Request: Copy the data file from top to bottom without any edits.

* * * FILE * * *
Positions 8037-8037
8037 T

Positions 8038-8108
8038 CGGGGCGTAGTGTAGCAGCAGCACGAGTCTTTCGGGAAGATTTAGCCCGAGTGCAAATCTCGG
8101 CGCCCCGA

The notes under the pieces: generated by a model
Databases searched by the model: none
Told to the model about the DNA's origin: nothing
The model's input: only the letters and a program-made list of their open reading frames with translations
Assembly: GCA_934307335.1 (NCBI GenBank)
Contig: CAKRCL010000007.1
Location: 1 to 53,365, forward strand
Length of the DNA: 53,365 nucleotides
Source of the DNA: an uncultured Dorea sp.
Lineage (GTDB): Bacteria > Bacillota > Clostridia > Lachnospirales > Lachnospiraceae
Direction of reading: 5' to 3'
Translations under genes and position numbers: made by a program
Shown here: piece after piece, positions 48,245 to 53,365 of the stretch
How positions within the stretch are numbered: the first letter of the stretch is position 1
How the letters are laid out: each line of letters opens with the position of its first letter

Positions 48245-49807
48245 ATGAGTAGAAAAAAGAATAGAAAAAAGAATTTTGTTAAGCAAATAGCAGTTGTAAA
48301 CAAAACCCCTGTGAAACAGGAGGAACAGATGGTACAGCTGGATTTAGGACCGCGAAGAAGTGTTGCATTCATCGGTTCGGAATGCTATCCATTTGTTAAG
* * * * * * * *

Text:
Positions 8037-8037
8037 T

Positions 8038-8108
8038 CGGGGCGTAGTGTAGCAGCAGCACGAGTCTTTCGGGAAGATTTAGCCCGAGTGCAAATCTCGG
8101 CGCCCCGA

The notes under the pieces: generated by a model
Databases searched by the model: none
Told to the model about the DNA's origin: nothing
The model's input: only the letters and a program-made list of their open reading frames with translations
Assembly: GCA_934307335.1 (NCBI GenBank)
Contig: CAKRCL010000007.1
Location: 1 to 53,365, forward strand
Length of the DNA: 53,365 nucleotides
Source of the DNA: an uncultured Dorea sp.
Lineage (GTDB): Bacteria > Bacillota > Clostridia > Lachnospirales > Lachnospiraceae
Direction of reading: 5' to 3'
Translations under genes and position numbers: made by a program
Shown here: piece after piece, positions 48,245 to 53,365 of the stretch
How positions within the stretch are numbered: the first letter of the stretch is position 1
How the letters are laid out: each line of letters opens with the position of its first letter

Positions 48245-49807
48245 ATGAGTAGAAAAAAGAATAGAAAAAAGAATTTTGTTAAGCAAATAGCAGTTGTAAA
48301 CAAAACCCCTGTGAAACAGGAGGAACAGATGGTACAGCTGGATTTAGGACCGCGAAGAAGTGTTGCATTCATCGGTTCGGAATGCTATCCATTTGTTAAG